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On the 'Soviet Paradigm'(Remarks of an Indologist)

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On the 'Soviet Paradigm'(Remarks of an Indologist)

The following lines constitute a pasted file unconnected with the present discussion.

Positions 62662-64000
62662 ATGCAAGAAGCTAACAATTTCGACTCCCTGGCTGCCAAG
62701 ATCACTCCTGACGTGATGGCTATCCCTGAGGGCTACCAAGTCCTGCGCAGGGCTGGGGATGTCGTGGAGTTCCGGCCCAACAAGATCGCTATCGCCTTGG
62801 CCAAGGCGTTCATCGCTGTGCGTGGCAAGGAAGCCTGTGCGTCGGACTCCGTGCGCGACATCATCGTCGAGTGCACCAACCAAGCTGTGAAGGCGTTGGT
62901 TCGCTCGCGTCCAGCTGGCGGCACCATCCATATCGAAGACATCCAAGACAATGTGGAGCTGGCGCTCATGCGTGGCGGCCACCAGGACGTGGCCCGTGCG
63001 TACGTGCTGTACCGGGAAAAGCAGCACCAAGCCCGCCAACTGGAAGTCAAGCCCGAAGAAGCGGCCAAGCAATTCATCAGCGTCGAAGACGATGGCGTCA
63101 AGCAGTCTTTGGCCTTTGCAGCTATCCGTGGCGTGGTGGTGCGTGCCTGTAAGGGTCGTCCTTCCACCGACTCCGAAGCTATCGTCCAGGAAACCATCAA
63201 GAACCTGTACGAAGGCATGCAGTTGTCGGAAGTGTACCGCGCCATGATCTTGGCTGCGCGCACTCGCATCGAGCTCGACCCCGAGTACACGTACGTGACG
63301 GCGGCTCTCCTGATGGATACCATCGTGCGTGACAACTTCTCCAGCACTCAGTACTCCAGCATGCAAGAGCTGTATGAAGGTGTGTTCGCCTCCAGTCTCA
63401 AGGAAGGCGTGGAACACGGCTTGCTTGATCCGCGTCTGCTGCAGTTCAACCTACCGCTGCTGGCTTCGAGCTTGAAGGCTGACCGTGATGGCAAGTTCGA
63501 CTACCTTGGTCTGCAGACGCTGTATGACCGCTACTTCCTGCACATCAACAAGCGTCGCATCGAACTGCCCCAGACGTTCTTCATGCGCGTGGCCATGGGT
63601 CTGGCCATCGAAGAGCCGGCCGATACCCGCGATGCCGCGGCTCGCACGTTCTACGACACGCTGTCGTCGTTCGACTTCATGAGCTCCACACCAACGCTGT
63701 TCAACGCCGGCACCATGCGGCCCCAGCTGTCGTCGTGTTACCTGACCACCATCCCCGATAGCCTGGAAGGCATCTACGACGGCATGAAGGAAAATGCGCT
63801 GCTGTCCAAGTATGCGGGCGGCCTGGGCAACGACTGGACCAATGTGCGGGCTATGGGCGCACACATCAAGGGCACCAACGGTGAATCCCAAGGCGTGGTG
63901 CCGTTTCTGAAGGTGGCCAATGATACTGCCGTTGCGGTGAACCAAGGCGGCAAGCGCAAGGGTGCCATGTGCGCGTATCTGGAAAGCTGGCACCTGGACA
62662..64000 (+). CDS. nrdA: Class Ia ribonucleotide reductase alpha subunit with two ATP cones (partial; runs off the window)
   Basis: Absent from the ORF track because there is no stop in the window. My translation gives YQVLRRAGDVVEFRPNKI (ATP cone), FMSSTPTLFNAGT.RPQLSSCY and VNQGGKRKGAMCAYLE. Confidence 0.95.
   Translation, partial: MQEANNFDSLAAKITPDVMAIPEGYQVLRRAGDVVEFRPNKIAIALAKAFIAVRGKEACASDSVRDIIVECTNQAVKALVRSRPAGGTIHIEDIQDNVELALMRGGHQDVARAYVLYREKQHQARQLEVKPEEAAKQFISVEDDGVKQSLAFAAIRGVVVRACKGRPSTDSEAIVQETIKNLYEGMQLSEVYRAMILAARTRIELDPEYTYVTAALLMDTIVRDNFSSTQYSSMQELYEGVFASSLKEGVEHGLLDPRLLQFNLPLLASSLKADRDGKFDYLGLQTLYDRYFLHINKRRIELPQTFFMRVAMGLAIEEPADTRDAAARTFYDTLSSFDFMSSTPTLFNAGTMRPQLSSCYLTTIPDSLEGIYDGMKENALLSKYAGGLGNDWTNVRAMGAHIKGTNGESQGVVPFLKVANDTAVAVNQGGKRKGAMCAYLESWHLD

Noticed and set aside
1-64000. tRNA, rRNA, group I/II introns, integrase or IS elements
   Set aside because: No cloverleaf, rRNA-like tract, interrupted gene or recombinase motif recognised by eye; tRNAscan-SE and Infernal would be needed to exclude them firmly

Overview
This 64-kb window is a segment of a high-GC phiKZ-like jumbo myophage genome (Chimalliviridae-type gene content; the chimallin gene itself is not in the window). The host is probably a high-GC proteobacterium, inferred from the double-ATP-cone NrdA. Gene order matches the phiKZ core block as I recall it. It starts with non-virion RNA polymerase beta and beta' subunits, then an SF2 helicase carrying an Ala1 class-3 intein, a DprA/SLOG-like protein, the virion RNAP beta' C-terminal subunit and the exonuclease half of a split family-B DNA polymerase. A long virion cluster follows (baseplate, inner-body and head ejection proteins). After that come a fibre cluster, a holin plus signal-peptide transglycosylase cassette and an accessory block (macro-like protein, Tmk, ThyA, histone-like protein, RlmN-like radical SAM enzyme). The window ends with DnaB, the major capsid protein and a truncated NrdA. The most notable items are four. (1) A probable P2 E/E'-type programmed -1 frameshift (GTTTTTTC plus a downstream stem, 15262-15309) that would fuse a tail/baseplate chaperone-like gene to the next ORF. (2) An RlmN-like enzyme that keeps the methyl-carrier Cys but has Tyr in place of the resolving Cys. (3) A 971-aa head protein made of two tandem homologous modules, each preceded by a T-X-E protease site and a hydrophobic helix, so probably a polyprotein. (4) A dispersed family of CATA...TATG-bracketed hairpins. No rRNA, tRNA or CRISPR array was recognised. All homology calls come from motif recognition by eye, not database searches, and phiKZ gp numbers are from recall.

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  SERGEI SEREBRIANY ON THE ‘SOVIET PARADIGM’(REMARKS OF AN INDOLOGIST) * KEY WORDS: current hermeneutic situation, epistemology (naı ¨ve vsreflexive), from unilinear monism to pluralism, humanities (human science)in Russia, interdisciplinarity, philosophy as anathema, scholarly servility vsfreedom, Soviet Marxism, ‘‘Soviet paradigm’’, Soviet vs post-Soviet con-dition, the ‘linguistic turn’, unilinear pseudo-historism.THE POST-SOVIET HERMENEUTICAL SITUATION At present, the human sciences in Russia find themselves, if notoutrightly in crisis, then doubtless in a transitional state, muchlike the country as a whole. 1 It is not a matter simply of ‘‘inadequate financing’’ or the brain drain. Rather, followingdecades of pressure and repression our human sciences arefinding it hard to get a new lease on life and to put to use thenew freedoms (restricted though these may be) which they havebeen experiencing for some 10 years now. It would appear thatwe need new people, new generations who never knew repres-sion, never sought to accommodate themselves, did not ‘adjustto meanness’, 2 people, that is, who have grown up in conditionsof political and informational freedom. Then, let us hope, thehuman sciences in Russia will really enter into a new period of their history.Today, here, there, and everywhere we hear and use suchterms as ‘‘(scientific) paradigm’’ (Kuhn) 3 and ‘‘episteme’’(Foucault). 4 I do not presume to discuss the limits of applica-bility of such terms. But our current (post-Soviet) situation inthe human sciences can be described readily as a situation of paradigm shift or as a change of episteme. It is a change whichoccurs slowly, in part ‘underground’, as it were, that is, less Studies in East European Thought (2005) 57:93–138    Springer 2005DOI 10.1007/s11212-005-2002-1  than explicitly and in full view. 5 For some (perhaps even formany) it is a painful process: those of the older and middlegenerations do not have an easy time changing their establishedintellectual habits (and what we call today ‘mentality’.) Takingleave of the past sometimes has no more than a declarativecharacter, so that ‘‘plus c¸a change, plus c’est la meˆme chose.’’The situation in the human sciences, to repeat, reflects thestate of the country as a whole. We did not, in the 1990s, pushthrough the kind of radical demarcation from our recent pastthat, say, Germany and Japan did in 1945. Whether this is goodor bad for the society and the state as a whole is a separateissue. But the fact that there was no such radical demarcationwithin our human sciences is rather regrettable.Moreover, the ‘Soviet paradigm’ (or, if you prefer, the ‘So-viet episteme’) 6 in the human sciences has to this day never, sofar as I know, been subjected to comprehensive and detailedanalysis. There is a variety of reasons for this. Some wanted topreserve the paradigm, modifying it ever so slightly (bysloughing off the most reprehensible elements and adding, withan eye to prestige and mimicry, more up-to-date ones). Others,on the contrary, wanted rather to forget the paradigm, to dis-card it as soon as possible. But the ‘Soviet paradigm’ (in itsdifferent hypostases) had existed so long and been so powerfuland all-encompassing, that is has been virtually impossible (asthe experience of the post-Soviet years shows) to brush it aside,to simply forget and discard it and pass on to something else.And where would this ‘something else’ come from?The Soviet paradigm continues to exist and exercise, as itwere, 7 its effects in the sub-conscious of many people whosincerely did and continue to consider themselves its opponentsand now take themselves to be entirely free of its pressures. The‘Soviet paradigm’ gave forth such a powerful ‘energy field’ thatto one degree or another it subordinated even those whostruggled to stand in opposition to it. Seen in a historical per-spective, opposition not infrequently amounts to accommoda-tion, since at the very least the language of the paradigm (or thecorresponding ‘aesopian language’) had to be implementedsimply in order to attack it. 8 Not a few texts, written during the SERGEI SEREBRIANY 94  Soviet era in the spirit of opposition to the ‘Soviet paradigm’,are seen today to bear its characteristic stamp. 9 In what follows, I will try to articulate my view of the ‘Sovietparadigm’ and its persisting presence in our ‘mentality’, as wellas to suggest some ideas about how to overcome it. The pe-culiar character of our current ‘hermeneutical situation’ resideslargely in the protracted process of our parting with the ‘Sovietparadigm’. I will also address myself to several interconnected‘turns’ which I believe have to take place if we are really to quitthe ‘Soviet paradigm’. 10 At least some of these are alreadyoccurring. The complexity of our current hermeneutical situa-tion consists in our having simultaneously to accomplish anumber of ‘turns’ in several dimensions, in other words, amulti-facetted ‘turn around’ of our cognitive habits.Several preliminary remarks are required.The ‘Soviet paradigm’ in question here is doubtless anabstraction or, in other words, a simplified model.In the first place, the Soviet system existed for some 70 yearsand was therefore hardly something changeless from 1917 to1991. ‘Soviet ideology’ changed with the times, its history canbe apportioned into at least several quite distinctive periods.Correspondingly, a more exacting analysis of the ‘Soviet par-adigm’ would have to take into account this temporal dimen-sion. But here, as a rule, I will leave it out of account. I willconcern myself instead with the state of the ‘Soviet paradigm’ inthe post-Khrushchev, Brezhnev period of Soviet history, sincethis is what we (currently active scholars in the human sciences)directly inherited and that still remains extant to a large degree.In the second place, the ‘Soviet paradigm’ (though it pro- jected itself as ‘monolithic’ and ‘changeless’) was quite pluralistover and beyond the temporal dimension.In different human sciences it made itself felt in a number of ways. So for instance linguists (especially toward the end of theSoviet period) managed to a great extent to free themselvesfrom the grip of the paradigm. However, linguistics (mostprobably by reason of its greater proximity to the natural sci-ences) occupied a rather special position. In my description of  ON THE ‘SOVIET PARADIGM’  95  the ‘Soviet paradigm’ linguistics will play less of a role than,say, philosophy, literary studies or history.It should be remembered, too, that in practically all thehuman sciences exceptional individuals managed to createsomething new even within the limits of the ‘Soviet paradigm’(or as if within its framework by resorting to a variety of tricks). 11 But here I want to consider the ‘paradigm’ as such; Iwill have little to say about those who somehow did manage tobreak out of it. THE TURN FROM PRIDE TO HUMILITY How are paradigms and epistemes to be described? Do theyexhibit some sort of ‘constitutive regularities’? Can one, forinstance, distinguish within them a ‘base’ and a ‘superstructure’(i.e., on the one hand, something fundamental, primary, and,on the other, something derivative)? How do their parts andtraits relate to one another? I simply don’t know. I will gropeforward and, perhaps along the way some kind of scheme willemerge and/or some kind of connection among the parts.Let’s start with what I will call the ‘complex of superiority’or, using somewhat more traditional language, pride or theabsence of humility. It was often assumed (always sincerely?)that the ‘Soviet scholar’ was fitted out with the ‘uniquely sci-entific’ and ‘unquestionably valid’ ‘world view’ (‘method’),named ‘Marxism’ or ‘Marxism-Leninism’ (other, less envelop-ping labels were ‘dialectics’, ‘dialectical materialism’, ‘historicalmaterialism’, etc.) This ‘method’ assured the ‘Soviet scholar’superiority over ‘non-Marxist’ scholars, and, moreover, servedas a kind of a passe-partout to all scholarly (and not onlyscholarly) problems. Hence, the gnoseological (epistemological)pride, the absence of humility in the face of the complexity andpossible inscrutability of the world. 12 Within the human sciences, Soviet texts purveyed the imageof an all-knowing author: armed with the ‘authentically scien-tific’ method, the human scientist penetrated freely into all themysteries of history and the human soul and judged with firm SERGEI SEREBRIANY 96  conviction how and why other (in particular ‘non-Marxist)scholars were correct and incorrect in their views. 13 As recentexperience has shown us, this kind of ‘position of omniscience’(that is, epistemological pride) is not closely tied to any par-ticular ‘all-conquering teaching’. This role could be played by‘Science’ or by any of its partial and modish hypostases, evenby post-Soviet neo-Orthodox Christian doctrine (some of whose exponents are not infrequently repented ‘Marxists’).To be sure, Soviet Marxist epistemological pride was for themost drawn from the West, together with the entire ‘package’of Marxism or even the ‘modern European episteme’ as awhole, that is to say, borrowed and coarsened on Russian soil.Possibly, there was some influence here, too, from the side of the pre-Petrine (Orthodox Christian, Byzantine) base: for afterall, like Soviet Marxism Orthodoxy, too, considered and stillconsiders itself the ‘uniquely true world view’.Among the turns that I believe our human sciences have totake, pride of place falls to the turn from pride to humility. Notonly because the scientific ethos generally presupposes the lat-ter, but also in view of our current specific situation (thedescription of which is the point of the present essay). THE TURN FROM MONO-LINEARITY TO PLURALISM Together with ‘epistemological pride’ the package we receivedalso contained several other closely linked elements of the 19thcentury European mind; they can be described as ‘unilinealhistoricism’ and ‘historical-cultural monism’.The former is a stereotype of historical thinking that arose inthe 19th century in a Western Europe that was flushed with itssuccesses in industry, science, and colonial expansion. The en-tire wealth of human history was rolled out as a single line, theinitial point of which was ‘primitive, srcinary man’, the cul-minating point being contemporary Western Europe, regardedas the summit of human history and the very model fordevelopment of all nations. Already in the 19th century criti-cisms were addressed to this naive pseudo-historicism by cer- ON THE ‘SOVIET PARADIGM’  97